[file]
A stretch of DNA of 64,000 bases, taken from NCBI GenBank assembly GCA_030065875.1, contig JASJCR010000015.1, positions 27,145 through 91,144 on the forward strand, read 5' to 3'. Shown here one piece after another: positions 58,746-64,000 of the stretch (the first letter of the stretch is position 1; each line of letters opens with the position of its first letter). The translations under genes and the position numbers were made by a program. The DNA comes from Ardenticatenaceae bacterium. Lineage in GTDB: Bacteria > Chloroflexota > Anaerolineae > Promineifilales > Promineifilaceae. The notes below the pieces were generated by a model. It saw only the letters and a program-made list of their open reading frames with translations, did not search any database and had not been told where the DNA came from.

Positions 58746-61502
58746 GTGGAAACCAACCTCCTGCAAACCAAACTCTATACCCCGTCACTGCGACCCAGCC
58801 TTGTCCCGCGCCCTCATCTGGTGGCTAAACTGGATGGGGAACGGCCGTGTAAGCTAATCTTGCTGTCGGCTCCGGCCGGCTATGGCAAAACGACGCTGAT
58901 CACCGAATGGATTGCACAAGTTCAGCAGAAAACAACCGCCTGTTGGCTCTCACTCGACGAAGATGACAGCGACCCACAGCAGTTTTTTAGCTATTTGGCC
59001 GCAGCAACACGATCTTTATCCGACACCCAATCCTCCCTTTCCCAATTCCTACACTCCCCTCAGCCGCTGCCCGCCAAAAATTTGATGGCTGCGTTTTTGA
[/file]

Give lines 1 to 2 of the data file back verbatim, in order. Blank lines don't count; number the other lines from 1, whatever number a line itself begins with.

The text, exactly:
A stretch of DNA of 64,000 bases, taken from NCBI GenBank assembly GCA_030065875.1, contig JASJCR010000015.1, positions 27,145 through 91,144 on the forward strand, read 5' to 3'. Shown here one piece after another: positions 58,746-64,000 of the stretch (the first letter of the stretch is position 1; each line of letters opens with the position of its first letter). The translations under genes and the position numbers were made by a program. The DNA comes from Ardenticatenaceae bacterium. Lineage in GTDB: Bacteria > Chloroflexota > Anaerolineae > Promineifilales > Promineifilaceae. The notes below the pieces were generated by a model. It saw only the letters and a program-made list of their open reading frames with translations, did not search any database and had not been told where the DNA came from.

Positions 58746-61502